The leper asked to be made clean (a spiritual healing), not cured of his disease (a physical healing). How odd was that? Not very when you consider to be made clean meant for him rejoining society, being readmitted to Temple worship, and not having to live outside towns and villages.
What compelled him to come to Jesus without crying out a warning that he was unclean? And what induced Jesus to reach out to touch the man by which action according to the Law he would be made unclean as well? Was it pity? It’s more than that. The word we translate as “pity” is so much stronger in Greek. Jesus was moved so deeply, gut wrenchingly so, that he restored the man to health and to relationships. In a case of supreme irony, the now clean leper could go anywhere he wanted, but Jesus would now remain outside in deserted places.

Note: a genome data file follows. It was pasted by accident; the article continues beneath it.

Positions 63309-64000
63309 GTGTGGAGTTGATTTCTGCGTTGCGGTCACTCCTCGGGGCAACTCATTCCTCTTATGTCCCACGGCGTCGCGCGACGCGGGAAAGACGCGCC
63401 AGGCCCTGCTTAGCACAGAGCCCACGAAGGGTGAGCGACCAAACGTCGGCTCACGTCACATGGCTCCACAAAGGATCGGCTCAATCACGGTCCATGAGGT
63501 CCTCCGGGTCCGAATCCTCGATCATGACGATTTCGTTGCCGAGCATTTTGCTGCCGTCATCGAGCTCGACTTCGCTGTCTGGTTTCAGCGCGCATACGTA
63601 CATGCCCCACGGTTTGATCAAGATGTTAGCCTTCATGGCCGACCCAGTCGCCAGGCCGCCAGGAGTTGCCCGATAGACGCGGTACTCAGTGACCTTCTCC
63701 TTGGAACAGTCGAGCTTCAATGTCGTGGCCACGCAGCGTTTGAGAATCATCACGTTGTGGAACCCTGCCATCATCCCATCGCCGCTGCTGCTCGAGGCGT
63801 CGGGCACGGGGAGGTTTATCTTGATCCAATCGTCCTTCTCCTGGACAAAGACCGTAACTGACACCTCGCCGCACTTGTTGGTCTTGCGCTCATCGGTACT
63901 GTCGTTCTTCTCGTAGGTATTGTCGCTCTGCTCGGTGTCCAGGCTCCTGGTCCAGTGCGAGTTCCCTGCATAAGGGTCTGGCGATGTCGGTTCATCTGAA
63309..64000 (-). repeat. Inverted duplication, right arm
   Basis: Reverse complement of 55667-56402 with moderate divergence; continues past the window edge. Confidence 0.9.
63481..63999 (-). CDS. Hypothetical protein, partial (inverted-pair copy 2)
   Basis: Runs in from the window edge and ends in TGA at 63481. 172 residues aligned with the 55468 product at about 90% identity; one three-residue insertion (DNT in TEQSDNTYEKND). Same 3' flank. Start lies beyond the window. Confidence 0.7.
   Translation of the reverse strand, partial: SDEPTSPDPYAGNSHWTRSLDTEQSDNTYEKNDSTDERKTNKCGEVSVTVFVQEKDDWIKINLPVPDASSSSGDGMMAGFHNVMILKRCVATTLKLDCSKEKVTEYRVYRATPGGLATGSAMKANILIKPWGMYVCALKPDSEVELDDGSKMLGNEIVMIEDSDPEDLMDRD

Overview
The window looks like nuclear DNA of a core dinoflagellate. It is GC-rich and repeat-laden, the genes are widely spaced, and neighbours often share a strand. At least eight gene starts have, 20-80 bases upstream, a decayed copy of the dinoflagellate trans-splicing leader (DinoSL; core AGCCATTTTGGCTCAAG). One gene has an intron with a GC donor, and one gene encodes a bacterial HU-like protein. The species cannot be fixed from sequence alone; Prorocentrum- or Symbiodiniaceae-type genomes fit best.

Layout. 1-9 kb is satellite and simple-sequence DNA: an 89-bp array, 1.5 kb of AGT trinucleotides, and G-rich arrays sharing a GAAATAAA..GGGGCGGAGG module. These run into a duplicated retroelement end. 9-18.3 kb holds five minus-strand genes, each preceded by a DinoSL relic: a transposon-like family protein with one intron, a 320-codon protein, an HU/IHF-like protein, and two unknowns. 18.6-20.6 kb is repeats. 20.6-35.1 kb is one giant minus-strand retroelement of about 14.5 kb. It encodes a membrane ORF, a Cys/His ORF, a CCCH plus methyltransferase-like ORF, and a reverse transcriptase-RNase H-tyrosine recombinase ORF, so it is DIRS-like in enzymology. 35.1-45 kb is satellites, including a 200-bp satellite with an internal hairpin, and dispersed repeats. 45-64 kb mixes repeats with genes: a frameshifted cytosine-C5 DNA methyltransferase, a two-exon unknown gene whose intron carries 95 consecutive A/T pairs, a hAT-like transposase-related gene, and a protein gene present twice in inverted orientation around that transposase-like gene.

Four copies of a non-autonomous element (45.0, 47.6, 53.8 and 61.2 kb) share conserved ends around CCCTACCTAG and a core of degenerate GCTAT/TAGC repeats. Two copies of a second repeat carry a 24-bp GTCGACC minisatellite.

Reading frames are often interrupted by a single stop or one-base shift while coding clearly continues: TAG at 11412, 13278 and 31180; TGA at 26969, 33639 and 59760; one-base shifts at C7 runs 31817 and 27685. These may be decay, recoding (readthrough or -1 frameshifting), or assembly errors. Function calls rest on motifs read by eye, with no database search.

I think the key phrases in this episode are “If you wish” and “I do will it”. The first recognizes that the leper couldn’t do it alone but required Jesus’ intervention; the second shows Jesus’ willingness to come to the aid of the person in front of him.
As we approach the 2018 Lenten season, what are your and my wishes?
For example: “If you wish,” you can make me more patient, more charitable, or more giving. “If you wish” you can make me less judgmental, less controlling, or less greedy of my time for myself. “If you wish,” you can make me more or less anything I (you) can think of.
And Jesus responds, “I do will it.”
6th Sunday in Ordinary Time, B18